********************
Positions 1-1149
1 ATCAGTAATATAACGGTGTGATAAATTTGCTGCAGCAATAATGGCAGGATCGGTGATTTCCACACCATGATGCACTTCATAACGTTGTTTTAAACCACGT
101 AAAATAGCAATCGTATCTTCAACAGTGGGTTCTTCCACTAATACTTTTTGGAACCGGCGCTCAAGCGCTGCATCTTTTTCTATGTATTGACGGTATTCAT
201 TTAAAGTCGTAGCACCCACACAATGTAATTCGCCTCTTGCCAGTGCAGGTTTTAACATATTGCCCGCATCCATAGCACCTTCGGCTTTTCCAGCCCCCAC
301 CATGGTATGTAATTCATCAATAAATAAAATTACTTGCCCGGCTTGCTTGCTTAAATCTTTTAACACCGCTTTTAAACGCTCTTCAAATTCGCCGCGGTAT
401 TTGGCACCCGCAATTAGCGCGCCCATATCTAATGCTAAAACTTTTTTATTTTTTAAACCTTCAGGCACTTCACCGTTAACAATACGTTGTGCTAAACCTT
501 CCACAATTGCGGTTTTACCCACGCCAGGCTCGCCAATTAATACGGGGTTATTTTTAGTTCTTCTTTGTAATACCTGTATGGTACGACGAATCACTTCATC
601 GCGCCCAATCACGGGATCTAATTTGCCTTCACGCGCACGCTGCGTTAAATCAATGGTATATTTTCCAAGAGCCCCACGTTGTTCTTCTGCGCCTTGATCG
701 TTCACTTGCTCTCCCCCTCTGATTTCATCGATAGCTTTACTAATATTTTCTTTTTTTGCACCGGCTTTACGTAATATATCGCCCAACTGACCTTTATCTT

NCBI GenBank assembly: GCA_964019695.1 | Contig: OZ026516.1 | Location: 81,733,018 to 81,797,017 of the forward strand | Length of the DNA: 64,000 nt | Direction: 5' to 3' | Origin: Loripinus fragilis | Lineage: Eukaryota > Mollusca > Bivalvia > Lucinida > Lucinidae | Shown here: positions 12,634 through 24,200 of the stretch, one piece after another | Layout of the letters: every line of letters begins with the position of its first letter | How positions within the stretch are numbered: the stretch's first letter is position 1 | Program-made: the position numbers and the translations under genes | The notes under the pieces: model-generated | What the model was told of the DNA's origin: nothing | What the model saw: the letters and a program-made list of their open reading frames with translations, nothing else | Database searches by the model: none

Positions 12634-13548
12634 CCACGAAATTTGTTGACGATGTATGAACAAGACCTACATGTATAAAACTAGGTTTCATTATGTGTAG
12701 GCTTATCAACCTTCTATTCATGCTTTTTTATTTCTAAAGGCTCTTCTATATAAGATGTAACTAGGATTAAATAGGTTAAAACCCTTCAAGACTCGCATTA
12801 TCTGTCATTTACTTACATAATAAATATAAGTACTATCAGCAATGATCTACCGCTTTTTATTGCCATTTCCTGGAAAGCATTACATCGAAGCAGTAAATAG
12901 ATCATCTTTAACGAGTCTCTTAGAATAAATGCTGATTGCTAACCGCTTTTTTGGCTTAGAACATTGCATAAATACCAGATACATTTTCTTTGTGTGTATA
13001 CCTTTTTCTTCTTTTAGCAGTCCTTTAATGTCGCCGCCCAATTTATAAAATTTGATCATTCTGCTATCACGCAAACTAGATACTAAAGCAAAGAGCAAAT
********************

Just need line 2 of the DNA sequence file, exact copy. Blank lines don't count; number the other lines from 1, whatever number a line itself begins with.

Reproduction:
1 ATCAGTAATATAACGGTGTGATAAATTTGCTGCAGCAATAATGGCAGGATCGGTGATTTCCACACCATGATGCACTTCATAACGTTGTTTTAAACCACGT